“Good morning, dalah’surfal.” Breyd’s voice and the sound of the curtains being drawn back roused Evelos from his doze. He spent a moment staring at her, blinking in the fresh sun, before sitting up. It wasn’t as hard for him now, Breyd observed, but his lack of muscle tone still made her worry. “Do you think you could stand on your own today?” she asked. “You’ll be coming home.”
“I’ll try,” said Evelos.
“After breakfast,” replied Breyd with firmness, and slid a bowl of broth under his chin. “Eat up, love. Or drink up, as it were.”
“My favorite,” said Evelos dryly.
He tried, and with Breyd’s watchful eye and gentle coaxing, finally succeeded in draining the bowl. She sat with him as she gave it a while to digest—listening to the sounds of his intestines working with a gnomish listening rod. The gurgles came from the right places with the right timing, but she knew it would be unwise to chance any food more solid until she worked another restoration ritual on his gut.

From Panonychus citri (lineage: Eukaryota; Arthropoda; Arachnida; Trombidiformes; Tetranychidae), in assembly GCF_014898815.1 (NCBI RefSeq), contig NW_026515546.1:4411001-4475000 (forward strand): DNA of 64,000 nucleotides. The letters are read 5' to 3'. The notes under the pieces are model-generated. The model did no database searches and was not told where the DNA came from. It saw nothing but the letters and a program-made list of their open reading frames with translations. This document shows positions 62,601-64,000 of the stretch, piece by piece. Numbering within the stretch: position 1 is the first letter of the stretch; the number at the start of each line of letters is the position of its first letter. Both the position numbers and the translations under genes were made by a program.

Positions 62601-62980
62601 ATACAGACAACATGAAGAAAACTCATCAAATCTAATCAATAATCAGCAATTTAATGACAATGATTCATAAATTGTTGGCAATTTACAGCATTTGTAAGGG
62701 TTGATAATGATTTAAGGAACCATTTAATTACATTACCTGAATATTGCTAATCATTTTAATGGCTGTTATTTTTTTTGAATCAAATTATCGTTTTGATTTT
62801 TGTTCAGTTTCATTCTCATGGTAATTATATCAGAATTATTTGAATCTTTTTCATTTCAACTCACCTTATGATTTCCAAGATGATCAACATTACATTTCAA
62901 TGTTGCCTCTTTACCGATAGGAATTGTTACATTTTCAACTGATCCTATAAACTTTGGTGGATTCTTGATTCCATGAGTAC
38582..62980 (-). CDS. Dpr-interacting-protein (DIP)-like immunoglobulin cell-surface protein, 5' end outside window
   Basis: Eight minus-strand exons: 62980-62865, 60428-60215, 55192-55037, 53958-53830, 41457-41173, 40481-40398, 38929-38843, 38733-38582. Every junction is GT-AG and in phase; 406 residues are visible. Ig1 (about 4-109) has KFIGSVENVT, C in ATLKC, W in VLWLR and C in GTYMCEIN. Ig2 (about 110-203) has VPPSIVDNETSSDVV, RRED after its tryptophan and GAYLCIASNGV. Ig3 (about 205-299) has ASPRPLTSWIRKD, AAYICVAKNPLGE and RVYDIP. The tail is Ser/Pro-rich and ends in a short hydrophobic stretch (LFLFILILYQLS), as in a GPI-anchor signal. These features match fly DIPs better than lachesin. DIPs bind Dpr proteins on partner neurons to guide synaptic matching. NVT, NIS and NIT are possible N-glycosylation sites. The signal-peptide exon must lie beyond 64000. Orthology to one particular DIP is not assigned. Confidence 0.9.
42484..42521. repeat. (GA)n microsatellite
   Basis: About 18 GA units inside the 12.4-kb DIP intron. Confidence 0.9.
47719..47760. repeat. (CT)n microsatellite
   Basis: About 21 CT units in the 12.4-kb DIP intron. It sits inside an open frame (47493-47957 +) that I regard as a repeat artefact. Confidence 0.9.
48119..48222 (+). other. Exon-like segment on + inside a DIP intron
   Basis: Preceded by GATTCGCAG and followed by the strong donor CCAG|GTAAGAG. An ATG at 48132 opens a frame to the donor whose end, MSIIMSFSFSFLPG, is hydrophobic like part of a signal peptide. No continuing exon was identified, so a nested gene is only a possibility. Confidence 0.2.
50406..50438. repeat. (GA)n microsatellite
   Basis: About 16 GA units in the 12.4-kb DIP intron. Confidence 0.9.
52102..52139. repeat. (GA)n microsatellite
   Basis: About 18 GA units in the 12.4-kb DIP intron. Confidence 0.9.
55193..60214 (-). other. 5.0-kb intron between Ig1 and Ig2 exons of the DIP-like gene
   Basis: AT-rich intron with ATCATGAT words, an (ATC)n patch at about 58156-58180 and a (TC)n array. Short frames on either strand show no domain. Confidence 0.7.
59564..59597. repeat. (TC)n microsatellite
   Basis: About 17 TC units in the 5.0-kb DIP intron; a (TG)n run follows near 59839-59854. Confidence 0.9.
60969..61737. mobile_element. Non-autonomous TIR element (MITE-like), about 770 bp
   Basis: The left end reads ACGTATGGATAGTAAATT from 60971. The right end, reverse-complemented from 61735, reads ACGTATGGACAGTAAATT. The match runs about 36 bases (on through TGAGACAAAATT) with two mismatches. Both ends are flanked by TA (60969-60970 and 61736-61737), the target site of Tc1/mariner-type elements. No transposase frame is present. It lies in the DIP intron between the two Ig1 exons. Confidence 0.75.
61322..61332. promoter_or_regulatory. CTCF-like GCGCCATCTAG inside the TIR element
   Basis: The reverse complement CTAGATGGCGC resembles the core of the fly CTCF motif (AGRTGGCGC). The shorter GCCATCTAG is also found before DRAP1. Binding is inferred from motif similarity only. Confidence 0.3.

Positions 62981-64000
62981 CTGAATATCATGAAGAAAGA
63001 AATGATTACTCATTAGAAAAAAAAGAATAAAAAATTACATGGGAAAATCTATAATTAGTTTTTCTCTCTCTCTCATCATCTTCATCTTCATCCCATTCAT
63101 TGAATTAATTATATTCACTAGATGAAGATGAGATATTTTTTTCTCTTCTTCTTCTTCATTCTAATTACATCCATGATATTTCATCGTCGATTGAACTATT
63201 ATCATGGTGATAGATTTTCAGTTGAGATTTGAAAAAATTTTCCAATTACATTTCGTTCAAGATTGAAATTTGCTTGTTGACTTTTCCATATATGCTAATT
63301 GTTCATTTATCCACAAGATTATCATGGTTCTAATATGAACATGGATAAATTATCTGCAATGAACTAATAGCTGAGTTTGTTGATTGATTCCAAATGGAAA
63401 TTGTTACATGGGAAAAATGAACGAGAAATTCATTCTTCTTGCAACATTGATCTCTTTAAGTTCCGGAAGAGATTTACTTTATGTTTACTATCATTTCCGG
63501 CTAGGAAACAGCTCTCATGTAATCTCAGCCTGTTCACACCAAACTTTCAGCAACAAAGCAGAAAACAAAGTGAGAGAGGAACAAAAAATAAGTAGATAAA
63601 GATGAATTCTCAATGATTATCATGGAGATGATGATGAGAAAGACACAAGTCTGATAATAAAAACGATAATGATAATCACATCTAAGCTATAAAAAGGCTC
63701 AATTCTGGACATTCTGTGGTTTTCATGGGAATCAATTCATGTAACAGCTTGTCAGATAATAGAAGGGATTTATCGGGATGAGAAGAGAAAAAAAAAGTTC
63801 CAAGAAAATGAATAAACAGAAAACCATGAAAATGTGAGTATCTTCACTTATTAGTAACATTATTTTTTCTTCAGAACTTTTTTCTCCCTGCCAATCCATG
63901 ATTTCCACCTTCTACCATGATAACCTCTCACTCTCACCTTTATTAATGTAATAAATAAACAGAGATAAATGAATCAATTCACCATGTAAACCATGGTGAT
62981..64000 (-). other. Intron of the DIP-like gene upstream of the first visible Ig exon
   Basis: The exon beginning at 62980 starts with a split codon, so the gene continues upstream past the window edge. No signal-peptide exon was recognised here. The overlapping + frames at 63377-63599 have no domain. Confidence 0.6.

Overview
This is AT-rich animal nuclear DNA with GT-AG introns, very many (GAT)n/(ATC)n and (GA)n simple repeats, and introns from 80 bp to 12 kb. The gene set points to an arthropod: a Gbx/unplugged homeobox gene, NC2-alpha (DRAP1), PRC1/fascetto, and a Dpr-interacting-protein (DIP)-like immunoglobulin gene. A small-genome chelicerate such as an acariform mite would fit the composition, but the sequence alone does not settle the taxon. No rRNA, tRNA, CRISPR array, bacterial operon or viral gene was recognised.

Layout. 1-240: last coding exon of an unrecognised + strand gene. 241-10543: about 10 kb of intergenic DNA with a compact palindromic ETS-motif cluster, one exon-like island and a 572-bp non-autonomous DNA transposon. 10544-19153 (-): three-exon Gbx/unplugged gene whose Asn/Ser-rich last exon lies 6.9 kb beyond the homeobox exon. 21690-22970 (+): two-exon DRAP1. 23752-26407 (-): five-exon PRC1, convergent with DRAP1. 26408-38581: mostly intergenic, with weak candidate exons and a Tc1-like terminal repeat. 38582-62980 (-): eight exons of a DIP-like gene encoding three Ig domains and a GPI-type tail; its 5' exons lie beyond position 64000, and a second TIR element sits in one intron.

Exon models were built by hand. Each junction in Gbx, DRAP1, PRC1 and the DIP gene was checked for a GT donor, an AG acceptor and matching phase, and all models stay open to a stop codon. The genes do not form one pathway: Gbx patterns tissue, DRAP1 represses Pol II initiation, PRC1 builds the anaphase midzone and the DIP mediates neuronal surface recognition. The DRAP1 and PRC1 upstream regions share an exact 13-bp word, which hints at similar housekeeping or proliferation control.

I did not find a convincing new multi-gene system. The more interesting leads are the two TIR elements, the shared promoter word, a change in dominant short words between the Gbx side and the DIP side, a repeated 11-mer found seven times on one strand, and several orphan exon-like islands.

Then, finally, came the time for them to leave. “Shall we try standing?” she asked Evelos with false brightness. She was more anxious that he wouldn’t be able to than she looked.
Evelos just nodded, eyes unfocused like he was looking inward, and he crept to the edge of his cot. There was a moment Breyd was certain he was about to roll off the bed and onto his face, but one way or another, the elf made it onto his feet. He stood there, with just a slight wavering from side to side to mark his weakness.
She quickly came to his side to help steady him. “Good, very good. How are you feeling now?”
“Light-headed,” Evelos replied honestly.
“Maybe you’d better sit down again. Soon enough it’ll be time to go, and–”
“Time to go,” Evelos echoed. And go Evelos did, hobbling along, and Breyd was surprised he got as far as the door. She started forward to catch him, but then he kept going, down the hall, through the reception area, down to the street (only a slight stumble on the ramp), and then down that street into the city.
She was beginning to think, a mite wildly, that he might just make it the whole way home, a knot of amazement and worry clenched tight in her gut—when Evelos abruptly stopped.